2″ Vertical Bar Training Tips

by Ben Edwards

This is Ben's record lift of 251 pounds in the One Hand Vertical Bar Deadlift done at the 2011 Dino Days Record Day last weekend. This is the new ALL TIME Vertical Bar Deadlift record in the USAWA, breaking the record held of 250 pounds by Andrew Durniat. At this same record day, Ben also did a 240 pound LEFT HANDED Vertical Bar Deadlift, which is the highest left handed mark as well! (photo and caption courtesy of webmaster)

I’m going to share a few tips that have helped me push my record in the 2″ vertical bar significantly higher in my weight class over the past few years. 

The key to this lift is obviously grip strength.  But a sometimes overlooked factor that makes a big difference in the amount of weight that can be lifted is the grip taken on the vertical bar at the start of the lift.   An over grip is the most efficient grip when performing the USAWA version of the 2” vertical bar.  That distinction is made because in other grip contests that I compete in – those that are not USAWA contests – a supinated grip is far more efficient in lifting maximal poundages for most people.   USAWA rules dictate that the weights attached to the vertical bar will be lifted to the required height and then held motionless until the judge gives the down command.   When a supinated grip is used the weights will rotate quite a bit and tend to spin right out of the hand essentially.  The supinated grip is best used to lift heavy weights over short distances – 2” is the minimum height needed to be a contest-legal lift in most non-USAWA grip contests.    An over grip prevents the rotation of the plates and is therefore much more efficient than lifting the weight and then expending energy trying to stop the rotation of the weights before getting the judge’s down signal.   A handshake grip will involve less rotation of the weights than the supinated grip.  But it isn’t as efficient as the over grip in preventing rotation of the weights. 

One simple rule I adhere to in my training is to attempt to do every lift in contest-legal form.  If I fail to perform the lift in contest-legal form I note that in my training log and set my goal for the next workout a little higher than what I achieved in the last workout.   I videotape all of my near-max attempts in training.  While resting for the next set – I review the video to make sure that I performed the lift in contest-legal form.  I also critique my form to make sure that I’m not wasting energy stopping the rotation of the plates (using an over grip usually means that I don’t worry about rotation of the plates) and that I’m pulling the vertical bar in the most direct up-and-down motion as possible.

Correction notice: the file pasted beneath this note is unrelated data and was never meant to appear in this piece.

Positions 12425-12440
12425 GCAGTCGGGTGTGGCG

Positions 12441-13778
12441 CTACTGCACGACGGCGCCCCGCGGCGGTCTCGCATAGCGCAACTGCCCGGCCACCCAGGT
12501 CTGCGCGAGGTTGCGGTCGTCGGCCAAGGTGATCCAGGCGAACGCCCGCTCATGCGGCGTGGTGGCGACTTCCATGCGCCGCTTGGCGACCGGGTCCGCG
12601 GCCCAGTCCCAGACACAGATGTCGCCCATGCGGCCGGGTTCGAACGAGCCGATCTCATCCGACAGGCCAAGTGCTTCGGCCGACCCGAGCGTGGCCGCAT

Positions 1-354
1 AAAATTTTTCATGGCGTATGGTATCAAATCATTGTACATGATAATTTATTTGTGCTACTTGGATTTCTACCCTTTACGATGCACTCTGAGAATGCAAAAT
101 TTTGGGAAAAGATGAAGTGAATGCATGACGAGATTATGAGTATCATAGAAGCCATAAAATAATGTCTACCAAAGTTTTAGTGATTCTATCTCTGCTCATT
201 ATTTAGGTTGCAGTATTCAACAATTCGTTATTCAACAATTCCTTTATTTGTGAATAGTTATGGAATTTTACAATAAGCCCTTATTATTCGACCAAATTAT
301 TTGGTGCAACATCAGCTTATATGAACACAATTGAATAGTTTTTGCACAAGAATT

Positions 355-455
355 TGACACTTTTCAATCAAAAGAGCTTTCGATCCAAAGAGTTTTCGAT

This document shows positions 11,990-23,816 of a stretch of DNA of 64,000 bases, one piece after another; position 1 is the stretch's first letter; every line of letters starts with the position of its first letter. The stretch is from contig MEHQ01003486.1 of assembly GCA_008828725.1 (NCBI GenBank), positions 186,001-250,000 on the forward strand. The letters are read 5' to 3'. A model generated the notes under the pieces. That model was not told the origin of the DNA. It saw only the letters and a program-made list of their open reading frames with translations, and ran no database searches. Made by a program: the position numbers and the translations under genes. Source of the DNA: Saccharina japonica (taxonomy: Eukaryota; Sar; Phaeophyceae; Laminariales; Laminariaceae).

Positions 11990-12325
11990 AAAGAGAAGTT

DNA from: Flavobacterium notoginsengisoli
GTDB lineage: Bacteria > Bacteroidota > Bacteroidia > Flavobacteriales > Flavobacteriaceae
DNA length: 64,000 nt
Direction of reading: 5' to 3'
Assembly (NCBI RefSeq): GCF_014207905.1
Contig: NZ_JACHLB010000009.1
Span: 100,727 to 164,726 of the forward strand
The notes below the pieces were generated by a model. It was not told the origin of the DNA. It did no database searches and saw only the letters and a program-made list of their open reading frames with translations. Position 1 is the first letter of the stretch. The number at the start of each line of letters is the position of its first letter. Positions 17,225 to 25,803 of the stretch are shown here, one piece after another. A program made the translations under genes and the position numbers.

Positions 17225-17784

So to summarize:

  • Use the over grip exclusively in training.

-It is the most efficient grip for the USAWA 2” vertical bar rules. 

  • Perform each lift in contest-legal form. 

-That way when you’re attempting to break a record you won’t have any accidental lapses in form – due to training with a loose style that doesn’t exactly match the contest-legal performance of the lift. 

  • Videotape each near-max attempt in training.

-Review the video to ensure that all of your near-max lifts are performed in contest-legal form so that you won’t have any surprises in a contest setting.

One Inch Vertical Bar

This was a 387 pound 1” vertical bar training lift (December of 2006) that was pulled a little higher than the (non-USAWA) standard grip contest minimum height requirement of 2 inches.  What the photo doesn’t show is that the weights were rotating from the time they left the floor until they touched down again.  Standard grip contests don’t require the rotation of the weights to be stopped – or a judge’s down signal.  These more relaxed rules allow significantly more weight to be lifted compared to the strict USAWA rules.  

Two Inch One Handed Vertical Bar Deadlift by Ben Edwards.

This was my event-winning 2” vertical bar lift from the 2011 USAWA National Grip Championships held at the Dino Gym in February.  You can clearly see the over grip being put to work.  It allowed me to pull the weights straight up – without worrying about having to stop the rotation of the plates – and then lower the weights straight down as quickly as possible after receiving the judge’s down signal. 

Minimizing the time spent holding the weight is of paramount importance in maximizing your poundage lifted.

Stop The Rotation To Jumpstart Gains


by Ben Edwards


A lot has been written about training with thick-handled dumbbells and there are many methods to help you reach your strength goals.
Your training will usually consist of attempts to either increase your max lift for a single deadlift, or occasionally doing reps to increase the amount of time that you’re holding onto the dumbbell.  Occasionally it’s a good idea to switch your training up and focus on a different training method for a while to see if you can get break through a training rut or plateau.
A technique that has helped me drastically increase my Inch loadable dumbbell max over the past month is to stop the rotation of the dumbbell while performing a deadlift.  This is not something new and I’ve read about it being used by several guys who are training to lift the Inch Replica.
There are several ways to stop the rotation of a dumbbell

  • Press a finger against the plates with your non-lifting hand and apply inward pressure so that the rotation of the plates is arrested.  I used this technique after a grip contest about 5 years ago and lifted an Inch Replica to a full deadlift.  At that time I was about 40lbs away from a legitimate lift of an Inch Replica, so it’s a remarkable training tool.

  • Loosen the plates (applies to a loadable only) until they rattle when lifted and that will significantly reduce the rotation of the dumbbell.  I usually get about 10lbs more when I do this.